President Trump on Friday pressured the Department of Justice — and specifically the FBI — to investigate Hillary Clinton, ticking through a slew of issues involving the 2016 Democratic presidential nominee and her party, and urging law enforcement to “do what is right and proper.”
Trump's advocacy for criminal probe of his political opponent marked a significant breach of the traditional boundaries within the executive branch designed to prevent investigations from being politicized.
In a Thursday radio interview, Trump said “the saddest thing” about being president is that he is not supposed to give orders to the Justice Department or FBI. The president said he was “very frustrated” that he could not be involved with those agencies, and said it was “very discouraging to me” that they were not “going after Hillary Clinton.”
“Hopefully they are doing something and at some point, maybe we are going to all have it out,” Trump said Thursday on “The Larry O'Connor Show.”
Trump has long been annoyed, and at times angry, with Attorney General Jeff Sessions for not taking on Clinton more aggressively and for not better protecting him from the wide-ranging Russia probe led by Special Counsel Robert S. Mueller III, the president's advisers have said.
As he departed the White House Friday morning for an 12-day trip to Asia, Trump told reporters: “A lot of people are disappointed in the Justice Department, including me.”
In a series of Friday morning tweets, Trump claimed there was mounting public pressure for the Justice Department to investigate Clinton. Trump suggested law enforcement reopen its probe of the deleted emails from Clinton's private server while she was secretary of state, as well as a Russian uranium sale and the international business of Democratic super-lobbyist Tony Podesta.
Trump also raised the Clinton campaign's joint fundraising agreement with the Democratic National Committee that effectively gave her control over the party's finances, strategy and staffing before the primaries began. The details were outlined in a new book by former DNC interim chair Donna Brazile.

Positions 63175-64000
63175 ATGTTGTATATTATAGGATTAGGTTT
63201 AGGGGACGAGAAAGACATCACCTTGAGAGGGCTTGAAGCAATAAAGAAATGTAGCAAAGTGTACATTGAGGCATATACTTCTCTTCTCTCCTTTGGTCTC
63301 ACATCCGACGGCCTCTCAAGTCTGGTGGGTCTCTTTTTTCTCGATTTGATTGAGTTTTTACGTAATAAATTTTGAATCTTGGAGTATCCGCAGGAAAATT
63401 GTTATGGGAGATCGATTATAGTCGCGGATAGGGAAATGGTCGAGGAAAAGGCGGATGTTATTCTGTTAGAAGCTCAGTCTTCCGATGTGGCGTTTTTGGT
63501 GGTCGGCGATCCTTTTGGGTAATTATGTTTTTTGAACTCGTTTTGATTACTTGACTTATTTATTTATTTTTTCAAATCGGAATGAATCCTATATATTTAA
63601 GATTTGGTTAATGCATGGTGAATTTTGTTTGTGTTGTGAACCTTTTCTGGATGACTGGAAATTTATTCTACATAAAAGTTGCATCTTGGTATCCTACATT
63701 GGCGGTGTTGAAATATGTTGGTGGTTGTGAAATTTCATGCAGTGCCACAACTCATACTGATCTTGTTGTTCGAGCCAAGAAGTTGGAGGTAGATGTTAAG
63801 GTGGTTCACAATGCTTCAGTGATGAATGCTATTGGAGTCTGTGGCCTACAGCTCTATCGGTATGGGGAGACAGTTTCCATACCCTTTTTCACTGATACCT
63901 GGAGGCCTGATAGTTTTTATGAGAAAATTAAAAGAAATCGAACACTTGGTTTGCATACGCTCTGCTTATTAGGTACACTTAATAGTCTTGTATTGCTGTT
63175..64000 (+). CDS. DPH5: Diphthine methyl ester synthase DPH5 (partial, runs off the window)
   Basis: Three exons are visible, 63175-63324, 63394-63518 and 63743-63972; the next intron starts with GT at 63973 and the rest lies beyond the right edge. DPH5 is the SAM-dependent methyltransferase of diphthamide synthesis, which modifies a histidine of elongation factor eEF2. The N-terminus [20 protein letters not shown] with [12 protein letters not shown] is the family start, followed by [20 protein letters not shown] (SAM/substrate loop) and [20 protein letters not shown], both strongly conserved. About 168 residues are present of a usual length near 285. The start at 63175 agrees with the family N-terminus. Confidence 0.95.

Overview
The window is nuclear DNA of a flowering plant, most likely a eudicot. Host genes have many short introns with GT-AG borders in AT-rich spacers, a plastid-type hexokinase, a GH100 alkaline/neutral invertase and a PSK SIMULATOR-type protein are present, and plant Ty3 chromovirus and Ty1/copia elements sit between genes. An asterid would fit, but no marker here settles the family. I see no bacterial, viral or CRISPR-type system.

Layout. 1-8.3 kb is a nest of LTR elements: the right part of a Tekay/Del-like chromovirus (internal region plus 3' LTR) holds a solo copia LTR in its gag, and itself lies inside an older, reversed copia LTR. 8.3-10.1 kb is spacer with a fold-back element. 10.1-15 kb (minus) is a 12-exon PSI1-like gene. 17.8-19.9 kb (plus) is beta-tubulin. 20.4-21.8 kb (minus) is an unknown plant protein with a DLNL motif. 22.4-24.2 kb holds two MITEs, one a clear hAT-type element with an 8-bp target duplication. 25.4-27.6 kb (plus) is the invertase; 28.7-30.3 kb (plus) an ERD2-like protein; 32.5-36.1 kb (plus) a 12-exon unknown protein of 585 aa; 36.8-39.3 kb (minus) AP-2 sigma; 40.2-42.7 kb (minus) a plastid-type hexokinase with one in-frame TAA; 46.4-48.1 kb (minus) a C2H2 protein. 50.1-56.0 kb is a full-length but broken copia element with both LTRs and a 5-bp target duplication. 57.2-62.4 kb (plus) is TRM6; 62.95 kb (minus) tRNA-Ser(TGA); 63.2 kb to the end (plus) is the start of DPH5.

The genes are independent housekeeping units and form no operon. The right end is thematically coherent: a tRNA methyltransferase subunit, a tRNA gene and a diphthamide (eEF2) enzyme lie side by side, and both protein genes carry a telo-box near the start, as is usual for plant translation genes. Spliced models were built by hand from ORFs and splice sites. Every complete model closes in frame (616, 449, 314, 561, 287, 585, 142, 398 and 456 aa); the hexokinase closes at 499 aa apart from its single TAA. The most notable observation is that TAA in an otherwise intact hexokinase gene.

Trump tweeted: “Everybody is asking why the Justice Department (and FBI) isn't looking into all of the dishonesty going on with Crooked Hillary & the Dems . . . New Donna B book says she paid for and stole the Dem Primary. What about the deleted E-mails, Uranium, Podesta, the Server, plus, plus . . . People are angry. At some point the Justice Department, and the FBI, must do what is right and proper. The American public deserves it!”
In a fourth tweet, Trump alleged that “the real story on Collusion” is the fundraising agreement noted in Brazile's book. The president appears to be conflating collusion with a foreign government, which is a subject of Mueller's Russia investigation, with the financial arrangement Clinton's campaign made with the DNC.
And in a fifth tweet on the subject, Trump invoked Sen. Elizabeth Warren (D-Mass.), who said Thursday on CNN that she believed the Democratic primaries were rigged in Clinton's favor. Using his pejorative nickname for Warren, the president tweeted (apparently misspelling the word led): “Pocahontas just stated that the Democrats, lead by the legendary Crooked Hillary Clinton, rigged the Primaries! Lets go FBI & Justice Dept.”